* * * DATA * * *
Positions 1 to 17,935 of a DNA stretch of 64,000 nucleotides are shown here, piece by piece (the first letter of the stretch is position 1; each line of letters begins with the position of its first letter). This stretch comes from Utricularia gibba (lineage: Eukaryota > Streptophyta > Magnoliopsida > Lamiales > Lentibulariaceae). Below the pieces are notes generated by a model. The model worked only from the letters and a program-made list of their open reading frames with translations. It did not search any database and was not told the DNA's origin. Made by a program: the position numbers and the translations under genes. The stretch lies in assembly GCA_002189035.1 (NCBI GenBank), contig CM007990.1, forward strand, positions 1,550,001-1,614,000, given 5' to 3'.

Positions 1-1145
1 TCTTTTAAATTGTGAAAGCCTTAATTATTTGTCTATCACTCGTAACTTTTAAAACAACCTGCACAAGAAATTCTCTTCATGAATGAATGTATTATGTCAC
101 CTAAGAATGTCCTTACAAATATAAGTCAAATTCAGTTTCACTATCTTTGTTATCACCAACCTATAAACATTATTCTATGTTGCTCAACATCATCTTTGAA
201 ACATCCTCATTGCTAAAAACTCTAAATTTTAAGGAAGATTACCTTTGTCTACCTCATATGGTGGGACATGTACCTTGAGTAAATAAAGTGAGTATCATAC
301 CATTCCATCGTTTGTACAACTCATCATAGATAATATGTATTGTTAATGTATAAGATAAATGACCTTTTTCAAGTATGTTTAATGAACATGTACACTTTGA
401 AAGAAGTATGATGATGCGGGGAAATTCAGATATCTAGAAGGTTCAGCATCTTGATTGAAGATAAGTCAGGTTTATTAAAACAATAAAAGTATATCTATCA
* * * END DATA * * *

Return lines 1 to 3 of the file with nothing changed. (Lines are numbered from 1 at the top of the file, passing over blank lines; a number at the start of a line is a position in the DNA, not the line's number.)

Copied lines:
Positions 1 to 17,935 of a DNA stretch of 64,000 nucleotides are shown here, piece by piece (the first letter of the stretch is position 1; each line of letters begins with the position of its first letter). This stretch comes from Utricularia gibba (lineage: Eukaryota > Streptophyta > Magnoliopsida > Lamiales > Lentibulariaceae). Below the pieces are notes generated by a model. The model worked only from the letters and a program-made list of their open reading frames with translations. It did not search any database and was not told the DNA's origin. Made by a program: the position numbers and the translations under genes. The stretch lies in assembly GCA_002189035.1 (NCBI GenBank), contig CM007990.1, forward strand, positions 1,550,001-1,614,000, given 5' to 3'.

Positions 1-1145
1 TCTTTTAAATTGTGAAAGCCTTAATTATTTGTCTATCACTCGTAACTTTTAAAACAACCTGCACAAGAAATTCTCTTCATGAATGAATGTATTATGTCAC